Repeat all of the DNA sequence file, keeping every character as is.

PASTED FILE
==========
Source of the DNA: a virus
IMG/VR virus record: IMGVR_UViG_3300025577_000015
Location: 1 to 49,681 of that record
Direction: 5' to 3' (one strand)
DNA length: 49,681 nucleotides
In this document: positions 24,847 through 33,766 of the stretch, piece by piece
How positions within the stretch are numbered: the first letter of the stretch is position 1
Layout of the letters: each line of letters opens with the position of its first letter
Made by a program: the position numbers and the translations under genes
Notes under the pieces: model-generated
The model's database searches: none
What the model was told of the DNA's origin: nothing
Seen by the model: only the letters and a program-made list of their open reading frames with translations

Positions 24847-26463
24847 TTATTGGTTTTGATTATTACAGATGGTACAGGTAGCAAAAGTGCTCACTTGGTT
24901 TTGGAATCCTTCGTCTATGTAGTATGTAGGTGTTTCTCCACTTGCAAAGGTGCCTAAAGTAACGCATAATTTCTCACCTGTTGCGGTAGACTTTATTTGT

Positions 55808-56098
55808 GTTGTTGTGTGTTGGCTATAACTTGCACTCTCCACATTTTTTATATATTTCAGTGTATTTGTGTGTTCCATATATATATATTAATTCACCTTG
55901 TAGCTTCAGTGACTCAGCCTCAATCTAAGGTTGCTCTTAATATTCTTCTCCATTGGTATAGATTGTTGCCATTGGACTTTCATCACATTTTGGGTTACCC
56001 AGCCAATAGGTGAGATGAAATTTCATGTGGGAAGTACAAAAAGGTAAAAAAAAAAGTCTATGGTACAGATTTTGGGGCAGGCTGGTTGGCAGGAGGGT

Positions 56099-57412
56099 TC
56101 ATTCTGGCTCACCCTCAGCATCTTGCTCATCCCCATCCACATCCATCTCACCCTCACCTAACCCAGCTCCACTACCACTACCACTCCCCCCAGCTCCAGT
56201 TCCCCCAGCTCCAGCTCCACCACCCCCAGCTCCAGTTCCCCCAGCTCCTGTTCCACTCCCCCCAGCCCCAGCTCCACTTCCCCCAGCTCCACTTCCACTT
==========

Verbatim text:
Source of the DNA: a virus
IMG/VR virus record: IMGVR_UViG_3300025577_000015
Location: 1 to 49,681 of that record
Direction: 5' to 3' (one strand)
DNA length: 49,681 nucleotides
In this document: positions 24,847 through 33,766 of the stretch, piece by piece
How positions within the stretch are numbered: the first letter of the stretch is position 1
Layout of the letters: each line of letters opens with the position of its first letter
Made by a program: the position numbers and the translations under genes
Notes under the pieces: model-generated
The model's database searches: none
What the model was told of the DNA's origin: nothing
Seen by the model: only the letters and a program-made list of their open reading frames with translations

Positions 24847-26463
24847 TTATTGGTTTTGATTATTACAGATGGTACAGGTAGCAAAAGTGCTCACTTGGTT
24901 TTGGAATCCTTCGTCTATGTAGTATGTAGGTGTTTCTCCACTTGCAAAGGTGCCTAAAGTAACGCATAATTTCTCACCTGTTGCGGTAGACTTTATTTGT

Positions 55808-56098
55808 GTTGTTGTGTGTTGGCTATAACTTGCACTCTCCACATTTTTTATATATTTCAGTGTATTTGTGTGTTCCATATATATATATTAATTCACCTTG
55901 TAGCTTCAGTGACTCAGCCTCAATCTAAGGTTGCTCTTAATATTCTTCTCCATTGGTATAGATTGTTGCCATTGGACTTTCATCACATTTTGGGTTACCC
56001 AGCCAATAGGTGAGATGAAATTTCATGTGGGAAGTACAAAAAGGTAAAAAAAAAAGTCTATGGTACAGATTTTGGGGCAGGCTGGTTGGCAGGAGGGT

Positions 56099-57412
56099 TC
56101 ATTCTGGCTCACCCTCAGCATCTTGCTCATCCCCATCCACATCCATCTCACCCTCACCTAACCCAGCTCCACTACCACTACCACTCCCCCCAGCTCCAGT
56201 TCCCCCAGCTCCAGCTCCACCACCCCCAGCTCCAGTTCCCCCAGCTCCTGTTCCACTCCCCCCAGCCCCAGCTCCACTTCCCCCAGCTCCACTTCCACTT